Star Interview: Anthony Andrews on Bully Boy at Royal & Derngate

Bully Boy: Joshua Miles and Anthony Andrews
Bully Boy: Joshua Miles and Anthony Andrews

“It was a subject that instantly moved me and was very close to my heart in so far as it deals with the effects of combat stress and I spent quite some time meeting all sorts of people who have witnessed horrors and have all kinds of injuries to deal with.”

Reflecting on his role as Major Oscar Hadley in Sandi Toksvig’s play Bully Boy (to appear at Northampton’s Royal & Derngate later this month), actor Anthony Andrews makes clear how affected he has been by the emotive nature of the show’s subject matter.

The play follows the story of Falklands war veteran Major Oscar Hadley, who is sent to a combat zone to prove allegations of severe misconduct by a young squaddie from Burnley in a “Bully Boy” unit of the British Army. The two men eventually bond over their shared experience of the horrors of war.

Anthony said: “The charity Combat Stress is working tirelessly to help people who suffer in this way.”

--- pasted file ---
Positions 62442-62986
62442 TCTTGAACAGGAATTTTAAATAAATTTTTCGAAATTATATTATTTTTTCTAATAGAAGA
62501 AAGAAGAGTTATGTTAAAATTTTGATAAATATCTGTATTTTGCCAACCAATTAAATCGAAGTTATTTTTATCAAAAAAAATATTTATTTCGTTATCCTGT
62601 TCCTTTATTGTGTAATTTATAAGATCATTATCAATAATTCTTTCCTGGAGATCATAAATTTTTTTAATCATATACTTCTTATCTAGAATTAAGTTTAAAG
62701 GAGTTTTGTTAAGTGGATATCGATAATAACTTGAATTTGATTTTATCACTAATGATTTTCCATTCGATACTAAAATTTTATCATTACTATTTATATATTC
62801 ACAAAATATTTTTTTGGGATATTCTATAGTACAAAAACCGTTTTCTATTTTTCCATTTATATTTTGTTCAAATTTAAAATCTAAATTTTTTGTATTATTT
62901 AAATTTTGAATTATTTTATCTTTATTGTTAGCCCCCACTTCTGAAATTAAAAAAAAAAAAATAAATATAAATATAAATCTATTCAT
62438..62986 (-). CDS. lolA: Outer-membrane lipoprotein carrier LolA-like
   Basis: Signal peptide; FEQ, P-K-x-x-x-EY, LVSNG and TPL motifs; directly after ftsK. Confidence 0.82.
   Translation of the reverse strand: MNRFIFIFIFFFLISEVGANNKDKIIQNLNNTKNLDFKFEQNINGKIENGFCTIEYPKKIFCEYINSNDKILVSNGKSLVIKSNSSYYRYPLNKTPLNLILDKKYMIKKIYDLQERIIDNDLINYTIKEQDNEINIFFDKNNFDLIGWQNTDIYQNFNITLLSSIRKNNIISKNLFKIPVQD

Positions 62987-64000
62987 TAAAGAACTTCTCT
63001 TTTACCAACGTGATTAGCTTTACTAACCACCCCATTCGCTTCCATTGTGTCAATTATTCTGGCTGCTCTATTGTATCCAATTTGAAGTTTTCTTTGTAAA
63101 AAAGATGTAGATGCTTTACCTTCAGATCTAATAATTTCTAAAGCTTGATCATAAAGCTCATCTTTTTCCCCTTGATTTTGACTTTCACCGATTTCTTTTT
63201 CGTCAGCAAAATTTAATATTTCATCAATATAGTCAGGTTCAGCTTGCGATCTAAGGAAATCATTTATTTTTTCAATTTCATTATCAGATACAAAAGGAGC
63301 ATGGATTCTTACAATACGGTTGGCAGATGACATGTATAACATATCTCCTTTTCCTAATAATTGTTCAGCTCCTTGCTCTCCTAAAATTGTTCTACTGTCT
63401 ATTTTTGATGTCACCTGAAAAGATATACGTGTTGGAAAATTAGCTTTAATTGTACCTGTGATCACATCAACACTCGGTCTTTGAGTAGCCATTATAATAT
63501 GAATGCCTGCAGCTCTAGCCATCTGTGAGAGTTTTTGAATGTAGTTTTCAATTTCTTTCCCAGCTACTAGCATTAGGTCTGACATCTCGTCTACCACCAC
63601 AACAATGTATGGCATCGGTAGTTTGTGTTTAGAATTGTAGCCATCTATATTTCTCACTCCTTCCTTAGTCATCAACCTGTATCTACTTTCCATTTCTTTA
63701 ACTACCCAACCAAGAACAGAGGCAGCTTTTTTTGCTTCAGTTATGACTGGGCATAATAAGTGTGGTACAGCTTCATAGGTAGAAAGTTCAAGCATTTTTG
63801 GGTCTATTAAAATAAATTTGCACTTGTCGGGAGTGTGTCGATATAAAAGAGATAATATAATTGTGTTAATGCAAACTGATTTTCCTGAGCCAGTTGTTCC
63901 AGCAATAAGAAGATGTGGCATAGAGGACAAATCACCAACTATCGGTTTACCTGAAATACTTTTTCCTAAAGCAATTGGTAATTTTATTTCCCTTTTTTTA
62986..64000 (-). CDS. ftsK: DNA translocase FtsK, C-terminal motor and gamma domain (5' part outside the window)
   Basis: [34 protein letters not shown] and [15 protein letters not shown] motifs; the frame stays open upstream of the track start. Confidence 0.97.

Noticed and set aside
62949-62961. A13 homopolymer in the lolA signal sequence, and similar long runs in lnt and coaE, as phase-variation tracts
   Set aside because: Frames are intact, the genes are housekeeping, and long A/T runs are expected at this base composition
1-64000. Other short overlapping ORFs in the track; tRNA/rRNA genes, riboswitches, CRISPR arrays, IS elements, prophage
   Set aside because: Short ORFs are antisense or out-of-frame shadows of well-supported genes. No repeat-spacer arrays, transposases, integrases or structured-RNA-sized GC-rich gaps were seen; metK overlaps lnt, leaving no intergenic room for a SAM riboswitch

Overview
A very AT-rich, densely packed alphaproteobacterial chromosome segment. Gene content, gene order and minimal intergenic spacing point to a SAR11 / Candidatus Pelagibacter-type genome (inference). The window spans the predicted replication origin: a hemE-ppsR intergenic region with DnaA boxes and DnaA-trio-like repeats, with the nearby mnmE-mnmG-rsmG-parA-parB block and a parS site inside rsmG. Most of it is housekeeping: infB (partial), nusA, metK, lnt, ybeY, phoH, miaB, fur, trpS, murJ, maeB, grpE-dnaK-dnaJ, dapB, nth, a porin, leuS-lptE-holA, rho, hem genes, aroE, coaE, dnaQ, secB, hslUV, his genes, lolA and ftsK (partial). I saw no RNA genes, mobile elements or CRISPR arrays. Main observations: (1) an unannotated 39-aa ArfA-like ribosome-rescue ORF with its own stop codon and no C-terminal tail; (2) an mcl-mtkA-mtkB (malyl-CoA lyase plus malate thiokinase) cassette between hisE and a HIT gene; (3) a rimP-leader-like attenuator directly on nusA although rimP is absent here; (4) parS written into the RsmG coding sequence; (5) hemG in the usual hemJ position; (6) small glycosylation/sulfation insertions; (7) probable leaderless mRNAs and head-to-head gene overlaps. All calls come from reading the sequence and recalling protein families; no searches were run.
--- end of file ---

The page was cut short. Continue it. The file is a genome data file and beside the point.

A famous face to many, Anthony could easily be counted among Britain’s most successful actors, with a career which spans the decades on stage and screen.

Many will still remember him as the fatally flawed Sebastian Flyte in the TV adaptation of Brideshead Revisited (for which he won a BAFTA and a Golden Globe), and more recently as Prime Minister Stanley Baldwin in the Oscar-winning film The King’s Speech.

And reading and learning a lifetime of scripts was a personal challenge he took on ever since, as a child, it was discovered that he had dyslexia.

He said: “A turning point did not come until my school master recognised I had some problems at school. I was dyslexic, although that condition was only really known about years later and at that time there were many people who did not recognise you had it. But this brilliant man, who taught English, recognised I had a problem and he decided a way for me to get past it was to be given a part in the school play, so I had to learn dialogue and I would become more confident.”

He continued: “Whenever I turn to a page my eyes still automatically go to the middle and that is a hangover from school days when I was so terrified I just wanted to get to the end of the text.”

Overcoming his own personal obstacles also meant the story of The King’s Speech, which follows King George VI’s quest to overcome his stutter, had particular resonance. He said: “It was very early on that it was recognised it would be more successful as a film. They did produce the play and the mother of Tom Hooper(King’s Speech director) went to see it and rang Tom to say ‘I have found your next film.’ He was moved by it and the rest is history.”

Bully Boy will be performed on the Royal stage from August 24 until September 15. To book tickets log onto